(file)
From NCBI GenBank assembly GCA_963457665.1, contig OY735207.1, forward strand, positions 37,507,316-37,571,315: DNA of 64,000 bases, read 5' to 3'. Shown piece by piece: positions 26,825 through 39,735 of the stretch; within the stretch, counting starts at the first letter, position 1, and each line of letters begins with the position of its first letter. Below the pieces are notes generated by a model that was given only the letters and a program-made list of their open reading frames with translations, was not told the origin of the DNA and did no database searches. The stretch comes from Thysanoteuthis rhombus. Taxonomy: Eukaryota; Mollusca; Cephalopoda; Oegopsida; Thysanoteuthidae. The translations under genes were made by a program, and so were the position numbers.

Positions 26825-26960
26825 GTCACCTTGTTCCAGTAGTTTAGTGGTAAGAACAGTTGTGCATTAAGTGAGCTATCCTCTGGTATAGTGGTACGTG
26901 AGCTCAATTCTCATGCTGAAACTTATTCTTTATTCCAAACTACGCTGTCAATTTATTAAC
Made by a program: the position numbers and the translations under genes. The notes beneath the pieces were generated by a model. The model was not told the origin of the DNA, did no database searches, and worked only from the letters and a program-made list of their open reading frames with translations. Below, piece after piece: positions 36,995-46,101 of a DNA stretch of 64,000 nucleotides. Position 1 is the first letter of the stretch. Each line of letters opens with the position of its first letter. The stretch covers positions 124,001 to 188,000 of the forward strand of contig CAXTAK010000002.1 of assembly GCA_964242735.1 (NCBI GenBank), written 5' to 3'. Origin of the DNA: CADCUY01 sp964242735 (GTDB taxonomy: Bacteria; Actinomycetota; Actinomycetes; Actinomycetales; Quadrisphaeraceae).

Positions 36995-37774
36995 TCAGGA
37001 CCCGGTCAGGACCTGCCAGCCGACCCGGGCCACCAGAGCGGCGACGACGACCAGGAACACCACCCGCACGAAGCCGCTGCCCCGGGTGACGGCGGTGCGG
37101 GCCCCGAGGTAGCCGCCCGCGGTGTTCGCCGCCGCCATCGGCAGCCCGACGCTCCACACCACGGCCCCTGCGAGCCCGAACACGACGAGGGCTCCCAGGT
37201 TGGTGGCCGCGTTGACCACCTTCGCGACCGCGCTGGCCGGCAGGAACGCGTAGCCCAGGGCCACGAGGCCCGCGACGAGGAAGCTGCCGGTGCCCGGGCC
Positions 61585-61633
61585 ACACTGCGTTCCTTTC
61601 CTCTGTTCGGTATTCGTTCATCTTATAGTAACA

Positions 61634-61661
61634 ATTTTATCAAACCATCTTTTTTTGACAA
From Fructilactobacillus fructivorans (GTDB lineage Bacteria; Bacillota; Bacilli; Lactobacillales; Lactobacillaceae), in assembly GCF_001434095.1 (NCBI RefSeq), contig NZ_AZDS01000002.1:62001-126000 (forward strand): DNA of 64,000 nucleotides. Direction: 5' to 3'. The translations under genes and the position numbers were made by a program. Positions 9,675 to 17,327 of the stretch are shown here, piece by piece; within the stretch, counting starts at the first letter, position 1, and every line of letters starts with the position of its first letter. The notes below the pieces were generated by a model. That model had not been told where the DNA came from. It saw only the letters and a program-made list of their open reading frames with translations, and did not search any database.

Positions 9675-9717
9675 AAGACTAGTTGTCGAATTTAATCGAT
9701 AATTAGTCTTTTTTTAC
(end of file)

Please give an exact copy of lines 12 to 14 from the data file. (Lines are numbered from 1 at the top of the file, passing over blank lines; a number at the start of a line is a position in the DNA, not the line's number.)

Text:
61585 ACACTGCGTTCCTTTC
61601 CTCTGTTCGGTATTCGTTCATCTTATAGTAACA

Positions 61634-61661